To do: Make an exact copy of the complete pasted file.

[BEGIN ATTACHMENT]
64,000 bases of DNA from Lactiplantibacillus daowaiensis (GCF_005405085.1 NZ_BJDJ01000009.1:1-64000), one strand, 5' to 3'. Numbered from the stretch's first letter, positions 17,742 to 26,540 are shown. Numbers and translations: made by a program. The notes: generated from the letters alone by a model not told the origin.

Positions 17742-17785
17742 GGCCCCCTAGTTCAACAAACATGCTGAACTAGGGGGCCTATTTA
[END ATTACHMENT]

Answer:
64,000 bases of DNA from Lactiplantibacillus daowaiensis (GCF_005405085.1 NZ_BJDJ01000009.1:1-64000), one strand, 5' to 3'. Numbered from the stretch's first letter, positions 17,742 to 26,540 are shown. Numbers and translations: made by a program. The notes: generated from the letters alone by a model not told the origin.

Positions 17742-17785
17742 GGCCCCCTAGTTCAACAAACATGCTGAACTAGGGGGCCTATTTA